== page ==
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On Kerry, Bush and bin Laden
By B Raman

In his campaign for election as president of the United States, Democratic Senator John Kerry has been blaming incumbent President George W Bush for the failure to capture or kill Osama bin Laden during the battle at Tora Bora in Afghanistan toward the end of 2001. According to Kerry, the US failure was due to the fact that instead of using US troops in the battle, Bush outsourced the job to the Afghan warlords, who let bin Laden escape.

Kerry's claims are partly true and partly incorrect. They are true to the extent that the US military did use Afghan warlords and Pakistani and Afghan narcotics barons, who know the topography of the Tora Bora area like the palms of their hands, to help it in its battle against al-Qaeda. The US narcotics-control authorities were asked by the Pentagon not to take any action against the narcotics barons until bin Laden was caught, and some Pakistani narcotics barons arrested before September 11, 2001, under US pressure and jailed in Pakistan were released at the Pentagon's behest for use in Tora Bora.

Kerry's claims are incorrect in the sense that contrary to what he has been stating, the command and control of the Tora Bora operations remained in the hands of the US military and a large number of US troops and aircraft participated in the battle and suffered casualties. However, the US troops did not raid the caves. They made the Afghans do it. They avoided a frontal confrontation with al-Qaeda.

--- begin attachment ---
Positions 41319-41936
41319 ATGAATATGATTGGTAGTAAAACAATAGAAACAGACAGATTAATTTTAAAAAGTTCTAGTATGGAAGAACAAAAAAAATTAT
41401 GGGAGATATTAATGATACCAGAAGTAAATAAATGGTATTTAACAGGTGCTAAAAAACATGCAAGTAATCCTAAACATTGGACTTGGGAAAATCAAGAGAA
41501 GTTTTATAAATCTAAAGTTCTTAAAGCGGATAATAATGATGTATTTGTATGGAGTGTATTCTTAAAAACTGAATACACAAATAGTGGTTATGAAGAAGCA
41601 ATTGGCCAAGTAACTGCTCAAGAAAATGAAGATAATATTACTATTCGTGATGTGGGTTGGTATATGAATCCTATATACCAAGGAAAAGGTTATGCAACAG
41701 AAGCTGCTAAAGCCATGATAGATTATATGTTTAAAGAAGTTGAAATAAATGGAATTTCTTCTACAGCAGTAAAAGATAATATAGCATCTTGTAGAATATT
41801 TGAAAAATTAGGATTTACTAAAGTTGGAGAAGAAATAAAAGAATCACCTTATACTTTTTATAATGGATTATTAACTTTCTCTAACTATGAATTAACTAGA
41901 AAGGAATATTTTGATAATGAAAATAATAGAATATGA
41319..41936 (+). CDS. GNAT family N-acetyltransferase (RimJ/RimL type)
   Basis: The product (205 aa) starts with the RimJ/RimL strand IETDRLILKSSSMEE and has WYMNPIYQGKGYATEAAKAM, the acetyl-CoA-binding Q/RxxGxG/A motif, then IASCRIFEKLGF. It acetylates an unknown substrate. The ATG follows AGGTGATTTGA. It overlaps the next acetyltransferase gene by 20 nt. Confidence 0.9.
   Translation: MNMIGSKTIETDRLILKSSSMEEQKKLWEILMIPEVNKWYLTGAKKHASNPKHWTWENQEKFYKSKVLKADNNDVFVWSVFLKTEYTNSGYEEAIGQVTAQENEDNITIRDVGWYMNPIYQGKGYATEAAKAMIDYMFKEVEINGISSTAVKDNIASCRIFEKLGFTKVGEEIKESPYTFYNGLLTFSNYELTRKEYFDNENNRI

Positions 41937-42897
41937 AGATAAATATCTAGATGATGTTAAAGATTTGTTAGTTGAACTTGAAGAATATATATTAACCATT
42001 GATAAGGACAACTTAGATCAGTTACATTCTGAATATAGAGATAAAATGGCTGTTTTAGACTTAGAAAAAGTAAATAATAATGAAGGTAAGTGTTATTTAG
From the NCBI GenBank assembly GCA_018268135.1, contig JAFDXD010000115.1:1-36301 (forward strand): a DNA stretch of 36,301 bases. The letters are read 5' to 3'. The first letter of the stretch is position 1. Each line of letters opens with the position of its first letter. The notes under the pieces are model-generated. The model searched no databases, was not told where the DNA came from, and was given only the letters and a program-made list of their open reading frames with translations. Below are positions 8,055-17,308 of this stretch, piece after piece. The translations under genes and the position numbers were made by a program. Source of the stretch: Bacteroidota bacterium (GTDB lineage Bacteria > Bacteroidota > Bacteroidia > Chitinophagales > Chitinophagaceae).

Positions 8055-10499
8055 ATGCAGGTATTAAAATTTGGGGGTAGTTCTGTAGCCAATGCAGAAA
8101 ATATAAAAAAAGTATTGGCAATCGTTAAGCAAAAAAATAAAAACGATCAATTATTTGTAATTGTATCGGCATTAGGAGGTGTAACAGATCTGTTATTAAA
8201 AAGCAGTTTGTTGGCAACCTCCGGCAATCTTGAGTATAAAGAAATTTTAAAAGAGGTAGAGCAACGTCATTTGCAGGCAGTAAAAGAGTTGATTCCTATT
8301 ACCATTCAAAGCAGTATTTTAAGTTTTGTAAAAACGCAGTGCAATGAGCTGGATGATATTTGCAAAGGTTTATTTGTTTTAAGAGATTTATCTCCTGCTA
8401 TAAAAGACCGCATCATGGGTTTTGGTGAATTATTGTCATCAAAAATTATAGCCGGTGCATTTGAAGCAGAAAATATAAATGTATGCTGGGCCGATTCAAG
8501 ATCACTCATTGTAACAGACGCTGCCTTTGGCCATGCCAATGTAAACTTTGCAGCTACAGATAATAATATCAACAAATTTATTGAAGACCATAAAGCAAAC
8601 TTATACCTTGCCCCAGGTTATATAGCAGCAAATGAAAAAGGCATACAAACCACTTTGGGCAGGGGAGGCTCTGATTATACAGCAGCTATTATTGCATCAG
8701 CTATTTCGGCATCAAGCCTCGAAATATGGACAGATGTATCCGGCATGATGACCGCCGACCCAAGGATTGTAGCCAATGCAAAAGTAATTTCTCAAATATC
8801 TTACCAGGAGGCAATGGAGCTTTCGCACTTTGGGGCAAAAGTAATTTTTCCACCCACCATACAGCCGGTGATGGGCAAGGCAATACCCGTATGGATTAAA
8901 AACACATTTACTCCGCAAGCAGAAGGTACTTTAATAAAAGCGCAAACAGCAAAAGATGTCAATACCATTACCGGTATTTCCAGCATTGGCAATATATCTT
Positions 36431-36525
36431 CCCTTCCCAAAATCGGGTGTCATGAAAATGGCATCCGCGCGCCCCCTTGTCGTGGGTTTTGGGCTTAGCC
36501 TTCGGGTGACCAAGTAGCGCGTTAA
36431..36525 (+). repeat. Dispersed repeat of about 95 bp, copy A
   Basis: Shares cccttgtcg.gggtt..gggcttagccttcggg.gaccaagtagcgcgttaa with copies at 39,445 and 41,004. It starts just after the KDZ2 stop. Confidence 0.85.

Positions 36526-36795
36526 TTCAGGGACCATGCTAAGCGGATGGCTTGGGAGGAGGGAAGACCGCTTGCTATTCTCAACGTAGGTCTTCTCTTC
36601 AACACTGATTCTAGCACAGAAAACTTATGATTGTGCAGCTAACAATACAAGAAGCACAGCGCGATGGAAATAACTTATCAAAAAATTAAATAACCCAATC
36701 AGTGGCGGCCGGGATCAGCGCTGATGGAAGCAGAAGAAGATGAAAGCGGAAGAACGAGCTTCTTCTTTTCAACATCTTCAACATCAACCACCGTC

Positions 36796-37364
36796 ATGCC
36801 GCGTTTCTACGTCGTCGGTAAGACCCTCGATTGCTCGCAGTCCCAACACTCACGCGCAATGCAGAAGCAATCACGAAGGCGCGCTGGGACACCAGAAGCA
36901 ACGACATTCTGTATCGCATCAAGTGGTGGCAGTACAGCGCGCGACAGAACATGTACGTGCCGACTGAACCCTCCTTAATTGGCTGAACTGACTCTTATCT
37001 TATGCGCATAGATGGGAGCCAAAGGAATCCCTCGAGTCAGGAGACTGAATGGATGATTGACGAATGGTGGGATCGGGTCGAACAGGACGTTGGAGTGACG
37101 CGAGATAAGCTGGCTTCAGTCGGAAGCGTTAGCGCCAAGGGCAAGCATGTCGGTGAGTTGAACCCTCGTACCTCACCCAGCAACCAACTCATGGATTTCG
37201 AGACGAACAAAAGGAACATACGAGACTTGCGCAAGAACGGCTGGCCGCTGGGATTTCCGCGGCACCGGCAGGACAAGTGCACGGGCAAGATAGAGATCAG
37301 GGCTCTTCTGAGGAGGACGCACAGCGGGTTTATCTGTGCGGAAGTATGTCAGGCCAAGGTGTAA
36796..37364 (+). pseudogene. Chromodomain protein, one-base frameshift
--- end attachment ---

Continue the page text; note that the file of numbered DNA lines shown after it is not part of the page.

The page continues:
Before the start of the US-led invasion of Iraq last year and coinciding with the end of the Muslim fasting period, bin Laden issued a detailed message to the Iraqi people advising them as to how they should confront the Americans. In his message, which was broadcast by al-Jazeera on February 11, 2003, he described how al-Qaeda under his leadership had fought the Americans at Tora Bora and advised the Iraqis to emulate their example (see The new Iraq-bin Laden connection,  Apr 1). Presuming what bin Laden stated was correct, a perusal of his message would show that the US military played an active role in the Tora Bora battle and that Kerry's contention is wrong. However, bin Laden did refer to the role of the Afghan warlords, whom he described as the "forces of the hypocrites, whom they prodded to fight us for 15 days non-stop".

The Tora Bora operation failed for two reasons. First, the warlords and the narcotics barons played a double game. While ostensibly helping the US forces, they kept bin Laden and his fighters informed of the US military movements. Second, Pakistan, on which too the US depended for sealing off its border with Afghanistan to prevent the escape of bin Laden and other jihadi terrorists into Pakistani territory, quietly let them pass.

In fact, bin Laden, who was incapacitated by a shrapnel injury at Tora Bora, was shifted to the Binori madrassa in Karachi, where he was under treatment until August 2002. Since then he has disappeared. He was keeping in touch with his followers through video and audio messages until this April. Since then, he has been observing even electronic silence.